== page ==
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EU wants to separate search from the rest of Google

Chris Velazco, @chrisvelazco
November 21, 2014
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Google's been caught up in an antitrust tango with the European Union for years, and since the EU hasn't been thrilled with the search giant's attempted concessions, there might be an extreme new option on the table. According to a report from the Financial Times, the European Parliament is expected to ask Google to split itself in twain, leaving its search business separate from the rest of its commercial operations (we've reached out to Google and the European Commission for comment, and will update this story if/when they get back to us). If all goes well (or poorly, if you're a Googler), the matter -- which has the combined support of the European People's Party and the European Socialists & Democrats -- is expected to be put to a vote as soon as next Thursday.

Haven't been keeping tabs on Google's protracted war in Europe? It all started in 2010 when the EU launched a preliminary antitrust investigation because of allegations that the folks in Mountain View were discreetly burying its smaller search competitors in its search results. What makes those accusations even more chilling is how much more prevalent (really) Google's search side is in Europe: it reportedly accounts for a full 90 percent of the search market there, compared to roughly 70 percent here in the States. And so began a four year cycle of Google capitulation, near-settlement and renewed pushback that still hasn't left either side satisfied.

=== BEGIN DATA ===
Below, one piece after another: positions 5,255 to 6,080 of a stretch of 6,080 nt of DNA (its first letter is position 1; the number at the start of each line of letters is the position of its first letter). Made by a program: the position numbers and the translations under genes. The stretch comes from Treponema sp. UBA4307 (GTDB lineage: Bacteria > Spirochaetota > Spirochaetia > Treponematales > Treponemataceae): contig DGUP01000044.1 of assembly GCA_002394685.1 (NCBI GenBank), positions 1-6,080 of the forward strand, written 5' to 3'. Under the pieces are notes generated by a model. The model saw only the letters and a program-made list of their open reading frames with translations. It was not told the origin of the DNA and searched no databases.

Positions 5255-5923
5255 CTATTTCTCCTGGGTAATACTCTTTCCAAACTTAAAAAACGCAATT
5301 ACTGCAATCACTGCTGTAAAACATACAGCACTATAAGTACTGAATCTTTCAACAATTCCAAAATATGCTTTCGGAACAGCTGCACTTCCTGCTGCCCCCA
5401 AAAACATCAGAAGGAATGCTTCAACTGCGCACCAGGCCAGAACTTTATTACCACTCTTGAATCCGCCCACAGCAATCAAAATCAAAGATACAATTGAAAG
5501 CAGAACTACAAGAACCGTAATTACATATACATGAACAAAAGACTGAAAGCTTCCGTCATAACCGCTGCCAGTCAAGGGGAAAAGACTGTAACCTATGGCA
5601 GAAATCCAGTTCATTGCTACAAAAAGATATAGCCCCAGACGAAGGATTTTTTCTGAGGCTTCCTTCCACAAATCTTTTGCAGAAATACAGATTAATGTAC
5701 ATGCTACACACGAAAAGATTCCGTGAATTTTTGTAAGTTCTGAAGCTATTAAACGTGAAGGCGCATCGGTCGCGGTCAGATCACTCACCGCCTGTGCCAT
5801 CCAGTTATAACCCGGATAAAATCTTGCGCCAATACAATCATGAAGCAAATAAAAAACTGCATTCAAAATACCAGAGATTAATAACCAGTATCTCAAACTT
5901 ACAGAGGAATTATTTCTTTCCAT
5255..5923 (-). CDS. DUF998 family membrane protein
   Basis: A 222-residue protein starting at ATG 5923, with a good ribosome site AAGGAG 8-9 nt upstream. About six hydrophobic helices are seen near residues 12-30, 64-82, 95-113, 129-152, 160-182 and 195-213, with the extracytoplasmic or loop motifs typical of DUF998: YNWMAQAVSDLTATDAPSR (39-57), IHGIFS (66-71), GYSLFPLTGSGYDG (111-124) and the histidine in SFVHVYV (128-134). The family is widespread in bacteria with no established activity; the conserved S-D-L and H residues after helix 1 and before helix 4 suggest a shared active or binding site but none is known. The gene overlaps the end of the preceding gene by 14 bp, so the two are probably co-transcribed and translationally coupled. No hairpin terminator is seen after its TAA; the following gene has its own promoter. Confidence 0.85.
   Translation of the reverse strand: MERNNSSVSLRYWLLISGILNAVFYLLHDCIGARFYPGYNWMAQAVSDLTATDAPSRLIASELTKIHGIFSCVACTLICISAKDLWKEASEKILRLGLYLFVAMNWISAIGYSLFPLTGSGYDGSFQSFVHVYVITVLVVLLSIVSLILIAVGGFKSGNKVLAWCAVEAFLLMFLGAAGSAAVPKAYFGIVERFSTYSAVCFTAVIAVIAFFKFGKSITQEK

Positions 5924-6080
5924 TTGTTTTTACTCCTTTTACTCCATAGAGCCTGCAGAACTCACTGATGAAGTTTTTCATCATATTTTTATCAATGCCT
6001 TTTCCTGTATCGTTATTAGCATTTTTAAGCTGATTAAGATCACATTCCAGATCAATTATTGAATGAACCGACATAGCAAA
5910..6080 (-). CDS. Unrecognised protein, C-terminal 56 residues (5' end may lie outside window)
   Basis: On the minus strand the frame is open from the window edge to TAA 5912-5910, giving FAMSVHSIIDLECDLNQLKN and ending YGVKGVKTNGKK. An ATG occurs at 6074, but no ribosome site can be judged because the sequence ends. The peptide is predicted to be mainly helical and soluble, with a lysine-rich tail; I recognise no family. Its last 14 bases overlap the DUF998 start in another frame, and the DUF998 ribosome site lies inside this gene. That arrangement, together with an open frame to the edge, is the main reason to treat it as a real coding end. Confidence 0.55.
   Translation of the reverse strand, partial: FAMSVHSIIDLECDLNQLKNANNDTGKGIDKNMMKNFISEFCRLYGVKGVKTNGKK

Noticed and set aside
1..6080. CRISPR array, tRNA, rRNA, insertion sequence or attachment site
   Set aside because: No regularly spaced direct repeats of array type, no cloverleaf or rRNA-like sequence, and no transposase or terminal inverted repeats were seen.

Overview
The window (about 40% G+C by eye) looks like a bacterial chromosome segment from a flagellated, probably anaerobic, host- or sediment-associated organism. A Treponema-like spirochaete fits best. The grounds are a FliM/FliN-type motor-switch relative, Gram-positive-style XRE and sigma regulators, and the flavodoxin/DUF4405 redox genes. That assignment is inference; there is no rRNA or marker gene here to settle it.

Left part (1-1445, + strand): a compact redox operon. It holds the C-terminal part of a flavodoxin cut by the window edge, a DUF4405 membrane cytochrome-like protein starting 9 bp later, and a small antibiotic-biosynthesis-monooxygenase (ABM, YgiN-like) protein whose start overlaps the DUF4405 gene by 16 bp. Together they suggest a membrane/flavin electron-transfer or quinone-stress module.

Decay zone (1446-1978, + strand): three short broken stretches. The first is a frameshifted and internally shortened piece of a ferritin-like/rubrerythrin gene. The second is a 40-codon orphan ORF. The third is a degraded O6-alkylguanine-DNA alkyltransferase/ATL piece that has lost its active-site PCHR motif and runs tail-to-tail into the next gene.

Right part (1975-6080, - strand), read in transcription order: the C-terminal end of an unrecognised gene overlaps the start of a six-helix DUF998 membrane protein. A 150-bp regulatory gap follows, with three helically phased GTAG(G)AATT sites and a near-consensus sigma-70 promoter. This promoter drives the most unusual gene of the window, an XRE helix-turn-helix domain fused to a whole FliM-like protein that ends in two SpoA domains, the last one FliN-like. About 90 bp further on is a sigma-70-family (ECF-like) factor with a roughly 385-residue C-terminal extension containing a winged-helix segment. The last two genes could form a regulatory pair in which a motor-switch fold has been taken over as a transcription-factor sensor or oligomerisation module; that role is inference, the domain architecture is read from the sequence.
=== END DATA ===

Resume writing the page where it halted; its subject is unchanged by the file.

Here's the thing to remember: the Parliament limited authority here means it can't actually force Google to do anything. If the motion gets enough support, though, it might be enough to get the European Commission pushing for a break up via legislation. This wouldn't be the first time a US-based tech giant has crossed swords this way with top European officials -- way back in 2009, Microsoft agreed to ship a version of Windows 7 in Europe without Internet Explorer pre-installed to quash growing concerns of a web browser monopoly, though it ultimately wound up just offering users a choice of browsers upon installation. Redmond did well for itself then, and you can expect Google to push right back if the EU really starts getting antsy for a split, but we'll just have to see what happens next week first.

In this article: antitrust, eu, europe, google, parliament, search
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